Coming back to the scenario where you are the leader of a powerful nation contemplating taking military action in a foreign country you can now see how which set of values you subscribe to would make all the difference in terms of the decision you make. A desire for resource accumulation, power, and winning will bias the choice making process one way, while valuing sustainability, cooperation, and the long-term wellbeing of the global community will influence it in another way.
In the absence of a set of values based on the nature of our world and our place in it, namely our interdependent reality, we will continue to make decisions, both minor and major decisions, according to our default cynical values. When this is the case and we say we are going with our guts what we are saying at the same time is that we are allowing our unconscious, automatic values to decide our choices. When we lack a set of positive and hopeful values we will not act in our own long-term best interests nor the interests of the planet. By all means, choose you favourite flavour of ice cream, select a book according to its cover, or have another beer but don’t rely on a poorly educated gut feeling when the lives of others are on the line. Going with your gut in this kind of situation is an abdication of personal responsibility and lacks a committment to the health of our world.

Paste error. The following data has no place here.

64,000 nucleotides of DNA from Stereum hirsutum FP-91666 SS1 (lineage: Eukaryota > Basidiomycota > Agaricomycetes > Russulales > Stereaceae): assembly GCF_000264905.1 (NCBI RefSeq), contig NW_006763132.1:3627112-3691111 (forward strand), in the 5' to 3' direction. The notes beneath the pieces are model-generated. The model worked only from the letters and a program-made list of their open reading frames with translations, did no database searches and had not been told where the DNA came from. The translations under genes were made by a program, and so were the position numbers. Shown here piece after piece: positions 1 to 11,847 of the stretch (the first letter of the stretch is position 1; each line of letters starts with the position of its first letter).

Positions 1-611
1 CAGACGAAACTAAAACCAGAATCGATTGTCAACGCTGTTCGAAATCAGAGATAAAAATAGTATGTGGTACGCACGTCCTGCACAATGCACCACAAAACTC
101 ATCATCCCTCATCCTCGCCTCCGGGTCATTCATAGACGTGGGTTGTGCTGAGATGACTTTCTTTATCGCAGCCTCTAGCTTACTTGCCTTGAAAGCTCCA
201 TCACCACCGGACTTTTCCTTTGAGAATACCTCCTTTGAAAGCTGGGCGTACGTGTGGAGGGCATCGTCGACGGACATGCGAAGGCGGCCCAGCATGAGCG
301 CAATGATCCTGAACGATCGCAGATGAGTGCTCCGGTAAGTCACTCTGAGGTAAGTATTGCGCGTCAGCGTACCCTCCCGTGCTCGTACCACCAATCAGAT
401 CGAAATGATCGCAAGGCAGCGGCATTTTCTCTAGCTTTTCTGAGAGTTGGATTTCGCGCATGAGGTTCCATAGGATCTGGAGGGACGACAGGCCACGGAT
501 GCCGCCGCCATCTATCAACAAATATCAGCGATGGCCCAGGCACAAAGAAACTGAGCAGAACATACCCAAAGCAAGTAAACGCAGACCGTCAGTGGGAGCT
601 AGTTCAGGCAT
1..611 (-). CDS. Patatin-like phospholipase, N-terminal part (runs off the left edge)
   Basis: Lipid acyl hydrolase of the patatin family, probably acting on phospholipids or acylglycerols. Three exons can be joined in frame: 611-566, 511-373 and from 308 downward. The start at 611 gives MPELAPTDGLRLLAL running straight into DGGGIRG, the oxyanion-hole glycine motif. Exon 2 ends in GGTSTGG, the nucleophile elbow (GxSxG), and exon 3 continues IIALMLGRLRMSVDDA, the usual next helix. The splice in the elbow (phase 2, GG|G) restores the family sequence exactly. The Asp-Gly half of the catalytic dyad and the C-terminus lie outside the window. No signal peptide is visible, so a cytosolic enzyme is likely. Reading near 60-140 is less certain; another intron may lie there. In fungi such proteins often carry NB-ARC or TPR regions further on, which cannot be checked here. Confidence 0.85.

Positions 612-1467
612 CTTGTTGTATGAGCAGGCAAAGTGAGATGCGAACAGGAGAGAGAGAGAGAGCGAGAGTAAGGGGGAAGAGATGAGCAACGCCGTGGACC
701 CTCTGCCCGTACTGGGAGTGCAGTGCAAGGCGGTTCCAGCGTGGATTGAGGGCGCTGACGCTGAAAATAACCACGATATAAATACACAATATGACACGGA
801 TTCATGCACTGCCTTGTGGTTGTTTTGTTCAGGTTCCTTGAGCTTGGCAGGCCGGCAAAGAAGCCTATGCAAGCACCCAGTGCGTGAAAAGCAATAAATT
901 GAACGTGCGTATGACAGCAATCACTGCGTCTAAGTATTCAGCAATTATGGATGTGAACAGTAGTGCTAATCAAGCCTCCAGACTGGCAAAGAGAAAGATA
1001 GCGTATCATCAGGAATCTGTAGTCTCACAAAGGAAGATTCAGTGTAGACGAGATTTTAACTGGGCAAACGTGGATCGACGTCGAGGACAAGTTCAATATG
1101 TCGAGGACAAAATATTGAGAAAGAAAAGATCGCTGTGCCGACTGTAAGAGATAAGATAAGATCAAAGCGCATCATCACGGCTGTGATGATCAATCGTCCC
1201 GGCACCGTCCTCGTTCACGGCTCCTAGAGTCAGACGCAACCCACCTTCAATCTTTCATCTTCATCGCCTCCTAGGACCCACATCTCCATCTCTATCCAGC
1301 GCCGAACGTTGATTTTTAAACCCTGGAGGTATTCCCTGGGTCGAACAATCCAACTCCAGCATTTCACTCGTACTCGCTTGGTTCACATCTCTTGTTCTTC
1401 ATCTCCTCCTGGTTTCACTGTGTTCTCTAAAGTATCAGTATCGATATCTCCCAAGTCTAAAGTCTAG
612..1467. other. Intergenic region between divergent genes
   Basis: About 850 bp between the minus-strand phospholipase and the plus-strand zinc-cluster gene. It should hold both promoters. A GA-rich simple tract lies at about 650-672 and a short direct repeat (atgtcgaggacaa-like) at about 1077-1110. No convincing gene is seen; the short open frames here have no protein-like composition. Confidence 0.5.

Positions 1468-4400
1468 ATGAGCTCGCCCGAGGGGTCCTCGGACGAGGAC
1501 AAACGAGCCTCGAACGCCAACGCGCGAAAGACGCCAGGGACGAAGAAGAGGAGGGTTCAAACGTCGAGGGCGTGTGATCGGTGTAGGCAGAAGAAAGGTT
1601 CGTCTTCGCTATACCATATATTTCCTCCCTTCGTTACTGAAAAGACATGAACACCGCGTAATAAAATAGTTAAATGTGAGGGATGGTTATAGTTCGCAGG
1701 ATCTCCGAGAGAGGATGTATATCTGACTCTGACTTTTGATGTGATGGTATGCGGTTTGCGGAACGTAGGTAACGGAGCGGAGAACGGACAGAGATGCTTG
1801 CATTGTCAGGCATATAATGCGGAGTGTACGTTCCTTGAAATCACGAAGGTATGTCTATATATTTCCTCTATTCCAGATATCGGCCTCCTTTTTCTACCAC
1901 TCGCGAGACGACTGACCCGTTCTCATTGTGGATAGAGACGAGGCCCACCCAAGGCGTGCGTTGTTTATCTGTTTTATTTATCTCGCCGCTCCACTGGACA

Donald Trump, your blind faith in trusting your gut when making decisions that impact millions of people is not something to be proud of. It’s a dereliction of duty.